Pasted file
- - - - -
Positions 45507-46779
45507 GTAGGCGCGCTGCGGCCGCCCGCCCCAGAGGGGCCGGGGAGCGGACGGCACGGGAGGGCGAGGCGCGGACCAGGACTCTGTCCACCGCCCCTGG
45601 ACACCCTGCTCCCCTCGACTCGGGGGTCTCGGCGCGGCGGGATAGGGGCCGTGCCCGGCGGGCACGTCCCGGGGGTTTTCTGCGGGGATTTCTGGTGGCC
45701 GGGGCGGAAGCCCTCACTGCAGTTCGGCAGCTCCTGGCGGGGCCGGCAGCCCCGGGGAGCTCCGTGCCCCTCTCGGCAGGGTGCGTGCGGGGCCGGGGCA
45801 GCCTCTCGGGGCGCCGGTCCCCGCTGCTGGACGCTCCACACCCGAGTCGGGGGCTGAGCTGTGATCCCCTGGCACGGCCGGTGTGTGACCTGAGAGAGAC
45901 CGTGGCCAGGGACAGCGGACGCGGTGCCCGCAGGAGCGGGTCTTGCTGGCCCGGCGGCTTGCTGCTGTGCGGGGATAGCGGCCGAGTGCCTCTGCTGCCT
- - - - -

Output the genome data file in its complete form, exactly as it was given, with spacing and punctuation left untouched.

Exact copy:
Positions 45507-46779
45507 GTAGGCGCGCTGCGGCCGCCCGCCCCAGAGGGGCCGGGGAGCGGACGGCACGGGAGGGCGAGGCGCGGACCAGGACTCTGTCCACCGCCCCTGG
45601 ACACCCTGCTCCCCTCGACTCGGGGGTCTCGGCGCGGCGGGATAGGGGCCGTGCCCGGCGGGCACGTCCCGGGGGTTTTCTGCGGGGATTTCTGGTGGCC
45701 GGGGCGGAAGCCCTCACTGCAGTTCGGCAGCTCCTGGCGGGGCCGGCAGCCCCGGGGAGCTCCGTGCCCCTCTCGGCAGGGTGCGTGCGGGGCCGGGGCA
45801 GCCTCTCGGGGCGCCGGTCCCCGCTGCTGGACGCTCCACACCCGAGTCGGGGGCTGAGCTGTGATCCCCTGGCACGGCCGGTGTGTGACCTGAGAGAGAC
45901 CGTGGCCAGGGACAGCGGACGCGGTGCCCGCAGGAGCGGGTCTTGCTGGCCCGGCGGCTTGCTGCTGTGCGGGGATAGCGGCCGAGTGCCTCTGCTGCCT